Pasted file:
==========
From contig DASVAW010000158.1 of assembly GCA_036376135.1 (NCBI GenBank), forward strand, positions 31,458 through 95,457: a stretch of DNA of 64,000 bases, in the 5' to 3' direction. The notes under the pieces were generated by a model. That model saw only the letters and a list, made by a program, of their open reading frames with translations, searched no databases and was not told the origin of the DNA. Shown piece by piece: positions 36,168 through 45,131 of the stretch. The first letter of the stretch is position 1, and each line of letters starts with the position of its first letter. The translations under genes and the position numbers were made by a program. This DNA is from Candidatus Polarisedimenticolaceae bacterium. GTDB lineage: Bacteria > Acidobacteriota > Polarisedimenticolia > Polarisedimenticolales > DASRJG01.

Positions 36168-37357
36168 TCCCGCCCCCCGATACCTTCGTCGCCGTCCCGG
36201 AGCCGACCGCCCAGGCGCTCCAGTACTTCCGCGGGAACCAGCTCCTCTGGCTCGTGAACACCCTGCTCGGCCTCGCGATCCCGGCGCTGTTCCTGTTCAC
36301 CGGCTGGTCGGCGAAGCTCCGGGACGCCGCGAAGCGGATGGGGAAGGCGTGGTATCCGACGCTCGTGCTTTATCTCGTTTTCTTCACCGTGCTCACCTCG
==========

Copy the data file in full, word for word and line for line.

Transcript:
From contig DASVAW010000158.1 of assembly GCA_036376135.1 (NCBI GenBank), forward strand, positions 31,458 through 95,457: a stretch of DNA of 64,000 bases, in the 5' to 3' direction. The notes under the pieces were generated by a model. That model saw only the letters and a list, made by a program, of their open reading frames with translations, searched no databases and was not told the origin of the DNA. Shown piece by piece: positions 36,168 through 45,131 of the stretch. The first letter of the stretch is position 1, and each line of letters starts with the position of its first letter. The translations under genes and the position numbers were made by a program. This DNA is from Candidatus Polarisedimenticolaceae bacterium. GTDB lineage: Bacteria > Acidobacteriota > Polarisedimenticolia > Polarisedimenticolales > DASRJG01.

Positions 36168-37357
36168 TCCCGCCCCCCGATACCTTCGTCGCCGTCCCGG
36201 AGCCGACCGCCCAGGCGCTCCAGTACTTCCGCGGGAACCAGCTCCTCTGGCTCGTGAACACCCTGCTCGGCCTCGCGATCCCGGCGCTGTTCCTGTTCAC
36301 CGGCTGGTCGGCGAAGCTCCGGGACGCCGCGAAGCGGATGGGGAAGGCGTGGTATCCGACGCTCGTGCTTTATCTCGTTTTCTTCACCGTGCTCACCTCG